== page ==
Ryanair calls for ban on air traffic control strikes
Ryanair has called on the European Union Commission to prevent French Air Traffic Controllers going on strike this week.
Ryanair condemned the EU Commission’s continuing failure to act on its repeated call for the removal of the right to strike from Europe’s air traffic controllers.
The carrier argues air traffic controllers “repeatedly blackmail” Europe’s passengers with strikes throughout the summer season.
Ryanair pointed out that many of Europe’s police forces and army personnel are not allowed to strike.
Air traffic controllers in the USA are also prevented by law from striking, which means that the skies over the US cannot be closed or “hijacked” by air traffic strikes or work to rule, Ryanair added.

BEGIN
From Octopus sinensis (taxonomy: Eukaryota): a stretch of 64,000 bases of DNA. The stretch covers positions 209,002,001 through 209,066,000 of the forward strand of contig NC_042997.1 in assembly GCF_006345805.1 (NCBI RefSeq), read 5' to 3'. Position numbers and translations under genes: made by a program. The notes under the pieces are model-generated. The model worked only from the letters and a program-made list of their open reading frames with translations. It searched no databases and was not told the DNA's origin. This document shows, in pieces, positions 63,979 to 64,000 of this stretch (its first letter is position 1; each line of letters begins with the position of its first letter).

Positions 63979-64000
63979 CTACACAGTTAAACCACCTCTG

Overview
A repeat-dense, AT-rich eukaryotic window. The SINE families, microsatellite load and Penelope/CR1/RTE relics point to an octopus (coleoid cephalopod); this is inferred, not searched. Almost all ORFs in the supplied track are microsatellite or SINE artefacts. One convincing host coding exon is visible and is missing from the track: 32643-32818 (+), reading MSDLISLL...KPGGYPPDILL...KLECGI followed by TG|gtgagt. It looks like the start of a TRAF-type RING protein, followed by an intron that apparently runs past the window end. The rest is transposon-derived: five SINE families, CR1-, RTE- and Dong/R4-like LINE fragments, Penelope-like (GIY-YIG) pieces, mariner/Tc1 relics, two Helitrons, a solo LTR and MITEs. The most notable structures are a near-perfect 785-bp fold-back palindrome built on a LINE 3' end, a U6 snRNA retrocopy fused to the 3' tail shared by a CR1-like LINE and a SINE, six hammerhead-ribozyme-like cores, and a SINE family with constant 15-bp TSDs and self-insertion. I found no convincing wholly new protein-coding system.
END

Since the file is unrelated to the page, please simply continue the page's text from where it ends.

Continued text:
Ryanair confirmed that yesterday’s French Air Traffic Control strike caused 134 flights to be cancelled, with a further 450 flights delayed, resulting in 88,000 Ryanair passengers having their flights disrupted on Monday through no fault of theirs or Ryanair.
Ryanair spokesperson Stephen McNamara said: “It is unacceptable that the skies over Europe are repeatedly closed or flights delayed by the unjustified strike action of tiny numbers of air traffic controllers.
“These public servants are among the most overpaid and protected in Europe and yet they repeatedly opt for the strike weapon as a first, rather than a last resort.
“The summer schedules in Europe are barely one week old and already the French Air Traffic Controllers are engaged in three days of strikes.
“The solution to this problem is simple, remove their right to strike in exactly the same way that Air Traffic Controllers in the USA are prevented by law from striking
“The EU Commission should stop talking about taking action and finally do something about these repeated and unacceptable strikes by removing the right to strike from ATC unions.”